“I anticipate that we will win the House, and hopefully win the Senate, and certainly win the White House,” House Speaker Nancy Pelosi said in September, expressing quite a bit of optimism about Democrats’ 2020 chances. As one of the Democratic Party’s leaders, projecting confidence about her party’s electoral chances is part of Pelosi’s job. What’s notable is how she framed the party’s odds of achieving the three goals: the presidency as the easiest, followed by the House, with the Senate as the most difficult. Pelosi’s assertion echoes a sentiment popular among Democrats — that taking down President Trump is virtually a guarantee — buoyed by polls that show top Democratic candidates ahead of Trump in the national popular vote. In the RealClearPolitics polling average, for example, Vice President Joe Biden currently leads Trump by 8.9%, while Sens. Elizabeth Warren and Bernie Sanders lead him by 5.2% and 6.3%, respectively. Taking these numbers at face value warrants a degree of confidence for Democrats, but new polling from The New York Times reveals a far less rosy picture.
Yes, Democrats are leading the popular vote — just like in 2016, when Hillary Clinton received 2.9 million more votes than Trump. But Clinton is not president, and that's because in the electoral college, Democrats are at a disadvantage. In the six states likely to decide the election — Michigan, Wisconsin, Arizona, North Carolina, Pennsylvania, and Florida — Trump retains a very strong position, thanks to his support among white voters without a college degree. In Michigan, for example, Trump is leading Warren by 6%, while trailing Sanders by 2% and holding even with Biden. In Florida, Biden leads Trump by 2%, but Sanders trails him by 1% and Warren by 4%.
Because of where Trump’s supporters live, he’s able to make up his vast popular vote gap — much of it coming from solid liberal bastions like California and New York — with tiny margins in a handful of key battlegrounds. This unequal distribution results in electoral college math that should be alarming for Democrats seeking encouragement about the 2020 election. FiveThirtyEight reports that Trump's disapproval rating is currently at 55%, and yet the top three Democrats are still trailing in the key areas that flipped from supporting President Barack Obama in 2012 to supporting Trump in 2016, indicating that none of them have successfully managed to bring those voters back into the fold.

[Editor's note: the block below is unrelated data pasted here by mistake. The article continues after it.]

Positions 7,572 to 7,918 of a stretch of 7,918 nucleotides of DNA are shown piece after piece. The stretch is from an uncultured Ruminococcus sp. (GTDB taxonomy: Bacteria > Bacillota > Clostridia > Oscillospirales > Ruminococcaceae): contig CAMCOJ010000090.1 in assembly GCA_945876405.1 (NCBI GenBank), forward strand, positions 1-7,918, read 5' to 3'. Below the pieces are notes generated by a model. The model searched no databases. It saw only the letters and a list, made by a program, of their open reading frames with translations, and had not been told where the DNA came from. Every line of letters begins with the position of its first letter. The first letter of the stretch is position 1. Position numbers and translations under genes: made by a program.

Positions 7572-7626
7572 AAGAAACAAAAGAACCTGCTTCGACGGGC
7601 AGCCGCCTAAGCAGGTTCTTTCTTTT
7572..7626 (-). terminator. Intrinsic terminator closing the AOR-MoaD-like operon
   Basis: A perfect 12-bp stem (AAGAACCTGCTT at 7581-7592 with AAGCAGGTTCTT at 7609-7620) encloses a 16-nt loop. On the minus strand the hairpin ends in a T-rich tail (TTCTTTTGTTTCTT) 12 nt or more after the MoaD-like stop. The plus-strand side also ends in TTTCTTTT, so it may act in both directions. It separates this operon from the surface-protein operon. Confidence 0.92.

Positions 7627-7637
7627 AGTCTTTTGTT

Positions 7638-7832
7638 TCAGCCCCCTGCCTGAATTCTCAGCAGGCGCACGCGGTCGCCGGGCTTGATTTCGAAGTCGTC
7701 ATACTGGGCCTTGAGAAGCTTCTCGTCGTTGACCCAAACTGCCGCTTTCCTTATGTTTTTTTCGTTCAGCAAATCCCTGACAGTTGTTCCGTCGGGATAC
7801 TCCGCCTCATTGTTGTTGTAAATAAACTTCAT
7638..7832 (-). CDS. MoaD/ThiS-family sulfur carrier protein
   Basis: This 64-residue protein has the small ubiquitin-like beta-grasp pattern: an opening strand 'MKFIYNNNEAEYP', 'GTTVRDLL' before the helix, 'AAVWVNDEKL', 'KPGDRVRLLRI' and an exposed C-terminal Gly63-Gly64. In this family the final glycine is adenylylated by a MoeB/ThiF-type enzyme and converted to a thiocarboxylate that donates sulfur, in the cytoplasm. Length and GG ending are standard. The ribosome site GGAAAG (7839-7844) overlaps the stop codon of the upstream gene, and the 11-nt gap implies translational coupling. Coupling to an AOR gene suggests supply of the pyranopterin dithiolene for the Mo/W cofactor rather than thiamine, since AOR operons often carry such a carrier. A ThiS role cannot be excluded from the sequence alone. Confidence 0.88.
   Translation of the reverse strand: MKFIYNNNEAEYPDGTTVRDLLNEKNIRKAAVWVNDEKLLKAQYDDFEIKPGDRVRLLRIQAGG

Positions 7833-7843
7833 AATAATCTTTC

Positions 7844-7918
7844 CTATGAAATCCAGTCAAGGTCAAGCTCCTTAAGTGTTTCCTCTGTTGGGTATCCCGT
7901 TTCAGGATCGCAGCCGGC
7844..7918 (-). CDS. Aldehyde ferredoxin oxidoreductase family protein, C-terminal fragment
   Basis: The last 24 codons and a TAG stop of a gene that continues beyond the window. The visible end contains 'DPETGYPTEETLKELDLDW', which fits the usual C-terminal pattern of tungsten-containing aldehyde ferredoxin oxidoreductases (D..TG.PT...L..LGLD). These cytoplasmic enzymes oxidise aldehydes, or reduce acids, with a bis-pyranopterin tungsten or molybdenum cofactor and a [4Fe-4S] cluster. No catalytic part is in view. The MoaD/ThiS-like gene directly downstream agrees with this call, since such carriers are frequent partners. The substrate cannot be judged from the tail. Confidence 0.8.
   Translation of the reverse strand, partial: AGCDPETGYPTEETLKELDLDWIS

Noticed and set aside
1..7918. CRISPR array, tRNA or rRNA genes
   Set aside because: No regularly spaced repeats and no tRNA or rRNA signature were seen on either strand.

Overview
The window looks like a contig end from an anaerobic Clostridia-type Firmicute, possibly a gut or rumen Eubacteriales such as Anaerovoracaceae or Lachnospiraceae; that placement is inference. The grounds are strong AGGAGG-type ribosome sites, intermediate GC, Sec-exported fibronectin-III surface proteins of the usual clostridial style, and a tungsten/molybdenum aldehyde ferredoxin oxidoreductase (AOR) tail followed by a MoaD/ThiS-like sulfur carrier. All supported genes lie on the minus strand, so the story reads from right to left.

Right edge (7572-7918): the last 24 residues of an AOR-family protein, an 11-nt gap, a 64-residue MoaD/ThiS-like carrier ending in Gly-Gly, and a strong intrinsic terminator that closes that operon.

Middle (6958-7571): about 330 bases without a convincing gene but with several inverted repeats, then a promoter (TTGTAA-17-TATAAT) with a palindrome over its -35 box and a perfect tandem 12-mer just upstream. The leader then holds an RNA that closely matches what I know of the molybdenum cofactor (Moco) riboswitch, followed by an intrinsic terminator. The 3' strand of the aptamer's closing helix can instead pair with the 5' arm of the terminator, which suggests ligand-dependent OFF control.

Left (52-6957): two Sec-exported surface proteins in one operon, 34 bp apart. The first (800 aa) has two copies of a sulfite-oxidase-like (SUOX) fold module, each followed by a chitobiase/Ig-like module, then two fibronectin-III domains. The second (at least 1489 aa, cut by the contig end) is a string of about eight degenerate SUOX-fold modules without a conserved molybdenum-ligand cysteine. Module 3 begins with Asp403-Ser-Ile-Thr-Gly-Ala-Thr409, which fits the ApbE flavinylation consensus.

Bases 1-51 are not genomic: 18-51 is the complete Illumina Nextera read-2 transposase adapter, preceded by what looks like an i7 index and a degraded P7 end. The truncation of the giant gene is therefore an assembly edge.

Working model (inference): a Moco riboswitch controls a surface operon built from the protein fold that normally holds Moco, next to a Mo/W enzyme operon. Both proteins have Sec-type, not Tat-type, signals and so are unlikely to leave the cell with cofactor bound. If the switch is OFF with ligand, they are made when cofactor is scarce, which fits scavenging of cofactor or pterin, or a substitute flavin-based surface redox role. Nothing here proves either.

That’s a problem on its own, but the Times’ analysis goes a step further in outlining the challenge ahead for the Democrats. One of the paper’s most crucial findings is that two-thirds of people who voted for Trump in 2016 but flipped to support Democratic congressional candidates in 2018 plan to vote for Trump again in 2020.
Clearly, support for Trump is a unique voter trait, and not necessarily an intuitive one. In 2018, voters delivered Republicans a resounding rebuke in the midterms, handing Democrats dozens of seats and the House majority. Many Republican policies are widely unpopular, and the party on its own could not capitalize on the president’s winning coalition without him on the ballot. But when it comes to Trump, he is the leader of a cult of personality that extends beyond party lines.
Democrats will have to contend with how this strength manifests in battleground states. Trump voters who are boomeranging back to his side may have been enticed by some of the more moderate Democrats who won in 2018 swing districts. They aren’t ready to give up their support for the president, though, who remains a singularly galvanizing figure in his party; the Times reports that an astronomically high 90% of registered voters say they are "almost certain" or “very likely to vote” in 2020, which is even higher than the 87% who said the same thing in the closing weeks of 2016.
The Times' polling is particularly troubling for Warren, whose candidacy surged in recent months. The results showed that while most Americans have already made up their mind, 1 in 6 voters will decide their vote based on whether Biden or Warren is the Democratic nominee. Even as Warren surges in progressive cities, she’s facing a stiff headwind among these swing voters who are crucial to delivering the White House, even if they’re not as central to the Democratic base. The poll found that a substantial number of Democrats who support Biden against Trump wouldn’t support Warren because her views are too extreme. Among these voters, 47% have an unfavorable view of the Massachusetts senator, compared to 26% who have a favorable view.
These numbers suggest that the heavy concentration of white working-class voters in six swing states is single-handedly pushing America to the right, preventing candidates from the progressive wing of the Democratic Party from having a clear path to victory in a general election. Warren — and to a lesser degree, Sanders, who demonstrates a bit more strength in the Rust Belt states, perhaps able to capitalize on his long history of fighting for blue-collar workers despite being ideologically even further to the left than Warren — faces an uphill battle in winning them over.
All in all, these numbers aren’t a forecast of doom for Democrats. The margins remain razor thin and vary between the potential candidates. But the general election is nowhere near a slam dunk for whichever Democrat wins the primary, despite what it might feel like on liberal Twitter. Trump remains strong in the exact same places that gave him his unexpected victory in 2016, and changing the minds of voters in this polarized climate is going to be an uphill battle. Democrats need some confidence — but complacency is their worst enemy.